The author of this blog is Douglas C. McNabb. Please feel free to contact him directly at mcnabb@mcnabbassociates.com or at one of the offices listed above.


FBI Says Cartel Used Bank of America to Launder Money

July 9, 2012

Bloomberg Business Week on July 9, 2012 released the following:

“By Joe Schneider

The brother of the alleged leader of a Mexican cocaine-trafficking cartel used Bank of America Corp. (BAC) accounts to invest the organization’s drug proceeds in U.S. racehorses, a FBI agent said.

Jose Trevino-Morales, one of 14 people indicted by a federal grand jury in Texas on June 12, used a personal account and a business account under the name of Tremor Enterprises LLC to buy and sell horses using money generated from cocaine trafficking, extortion and bribery, Jason Preece, a special agent with the Federal Bureau of Investigation, said in a June 11 sworn statement filed in federal court in Dallas.

“The ultimate goal of this money laundering operation was to provide Jose Trevino with apparent legitimate assets purchased and maintained by illegally obtained money,” Preece said. Bank of America isn’t accused of any wrongdoing in the agent’s statement.

Details of the transactions were revealed in a probe of the Los Zetas drug cartel, which according to the filing, funnels thousands of kilograms of cocaine into the U.S. each year. Los Zetas is the biggest drug cartel in Mexico, in geographical presence, and controls 11 states in the country, generating millions of dollars of revenue, Preece said in the statement filed in a bid to gain a search warrant for Trevino’s property.

Strong Procedures
“We have strong anti-money-laundering procedures and work closely with the authorities when suspicious activity is discovered,” Larry Di Rita, a spokesman at Charlotte, North Carolina-based Bank of America, said in a phone interview today.

The bank doesn’t comment on any specific legal and customer cases, he said.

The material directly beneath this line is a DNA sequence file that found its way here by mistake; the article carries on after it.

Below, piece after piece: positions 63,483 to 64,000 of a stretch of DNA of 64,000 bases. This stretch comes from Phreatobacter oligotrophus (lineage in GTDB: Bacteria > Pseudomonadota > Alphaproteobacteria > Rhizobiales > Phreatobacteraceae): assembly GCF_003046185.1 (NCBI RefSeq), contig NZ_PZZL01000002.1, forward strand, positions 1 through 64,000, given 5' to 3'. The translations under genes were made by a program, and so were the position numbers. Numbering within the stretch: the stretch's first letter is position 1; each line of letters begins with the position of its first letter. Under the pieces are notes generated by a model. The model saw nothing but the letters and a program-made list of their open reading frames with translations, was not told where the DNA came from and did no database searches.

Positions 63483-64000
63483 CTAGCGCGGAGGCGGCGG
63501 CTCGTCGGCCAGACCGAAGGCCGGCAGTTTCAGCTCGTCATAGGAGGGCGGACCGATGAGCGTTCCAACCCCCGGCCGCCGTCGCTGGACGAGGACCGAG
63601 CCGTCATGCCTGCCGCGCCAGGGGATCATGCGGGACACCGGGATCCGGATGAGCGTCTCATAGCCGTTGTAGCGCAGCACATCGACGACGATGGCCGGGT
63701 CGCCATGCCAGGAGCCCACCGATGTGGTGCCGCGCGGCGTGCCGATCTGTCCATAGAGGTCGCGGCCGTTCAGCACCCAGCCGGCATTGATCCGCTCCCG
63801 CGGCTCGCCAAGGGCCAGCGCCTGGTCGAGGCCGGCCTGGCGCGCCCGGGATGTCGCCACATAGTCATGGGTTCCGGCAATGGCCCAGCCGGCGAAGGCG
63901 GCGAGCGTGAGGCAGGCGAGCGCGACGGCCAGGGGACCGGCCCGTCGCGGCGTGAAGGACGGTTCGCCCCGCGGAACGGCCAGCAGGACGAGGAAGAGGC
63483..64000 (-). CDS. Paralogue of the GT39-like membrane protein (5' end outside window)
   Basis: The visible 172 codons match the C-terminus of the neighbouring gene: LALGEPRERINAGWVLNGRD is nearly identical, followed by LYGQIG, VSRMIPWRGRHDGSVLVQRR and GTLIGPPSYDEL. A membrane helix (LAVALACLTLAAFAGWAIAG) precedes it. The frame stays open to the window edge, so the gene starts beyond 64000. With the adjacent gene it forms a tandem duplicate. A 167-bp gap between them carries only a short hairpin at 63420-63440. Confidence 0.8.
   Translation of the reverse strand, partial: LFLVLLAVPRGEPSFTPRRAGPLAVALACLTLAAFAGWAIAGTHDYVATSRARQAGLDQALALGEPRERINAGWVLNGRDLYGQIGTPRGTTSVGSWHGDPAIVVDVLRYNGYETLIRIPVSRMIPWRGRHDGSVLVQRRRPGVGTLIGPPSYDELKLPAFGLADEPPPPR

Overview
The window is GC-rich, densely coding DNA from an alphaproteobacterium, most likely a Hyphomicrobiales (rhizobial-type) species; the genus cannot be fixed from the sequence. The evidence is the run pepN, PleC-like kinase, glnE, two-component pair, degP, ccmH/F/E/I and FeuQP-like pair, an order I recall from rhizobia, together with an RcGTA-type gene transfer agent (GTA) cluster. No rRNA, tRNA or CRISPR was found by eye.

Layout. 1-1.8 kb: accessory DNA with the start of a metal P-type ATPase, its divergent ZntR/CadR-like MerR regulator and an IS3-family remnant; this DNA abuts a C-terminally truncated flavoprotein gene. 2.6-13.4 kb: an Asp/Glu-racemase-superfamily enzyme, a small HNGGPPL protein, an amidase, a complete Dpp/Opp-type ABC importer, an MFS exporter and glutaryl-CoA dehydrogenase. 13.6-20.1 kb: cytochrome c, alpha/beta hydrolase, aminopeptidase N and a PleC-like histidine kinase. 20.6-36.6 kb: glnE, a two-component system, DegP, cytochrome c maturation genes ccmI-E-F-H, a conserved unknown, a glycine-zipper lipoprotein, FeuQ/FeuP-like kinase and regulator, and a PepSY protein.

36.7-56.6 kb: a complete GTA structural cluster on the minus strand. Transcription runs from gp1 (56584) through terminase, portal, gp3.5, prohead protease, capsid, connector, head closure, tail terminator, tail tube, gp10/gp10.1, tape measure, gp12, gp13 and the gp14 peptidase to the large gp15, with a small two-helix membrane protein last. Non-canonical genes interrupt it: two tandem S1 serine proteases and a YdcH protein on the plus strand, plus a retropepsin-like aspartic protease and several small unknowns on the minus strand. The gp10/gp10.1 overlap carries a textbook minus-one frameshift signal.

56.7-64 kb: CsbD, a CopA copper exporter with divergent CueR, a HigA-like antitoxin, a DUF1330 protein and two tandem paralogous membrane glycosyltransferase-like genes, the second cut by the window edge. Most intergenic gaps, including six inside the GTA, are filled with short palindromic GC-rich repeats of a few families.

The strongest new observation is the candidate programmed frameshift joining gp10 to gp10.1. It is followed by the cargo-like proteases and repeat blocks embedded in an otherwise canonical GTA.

Preece filed the statement to support his request for court permission to search Trevino’s property in Balch Springs, Texas, a Dallas suburb, where he said investigators were likely to find horse ownership records, bank statements and cellular phones used to communicate with Los Zetas.

Trevino, who earned $29,000 in 2009 from Texas Stone and Tile LLC, had expenses of $200,000 a month the following year to support his horses, according to an FBI informant who isn’t named in the filing. The drug cartel had bought at least $4.2 million worth of quarter horses, which are used in short- distance races, over a four-year period, according to the indictment.

The two most well-known horses Trevino had were Tempting Dash and Mr. Piloto, according to the filing.

Mr. Piloto won the All American Futurity race in 2010 at Ruidoso Downs Race Track, with Tremor Enterprises’ bank account being credited with $968,440 as a result, Preece said.

Miguel Angel Trevino Morales, 38, leader of the Los Zetas drug cartel, and his brother Oscar Omar Trevino Morales were also indicted by the grand jury.

The defendants are charged in the May 30 indictment with conspiracy to launder monetary instruments. The crime carries a maximum penalty of 20 years in prison.

The criminal case is U.S. v. Morales, A-12-cr-210-SS, U.S. District Court, Western District of Texas (San Antonio). The application and affidavit for search warrant is 3:12-mj-255, U.S. District Court, Northern District of Texas (Dallas.)”

————————————————————–

Douglas McNabb – McNabb Associates, P.C.’s
Federal Criminal Defense Attorneys Videos:

Federal Crimes – Be Careful

Federal Crimes – Be Proactive

Federal Crimes – Federal Indictment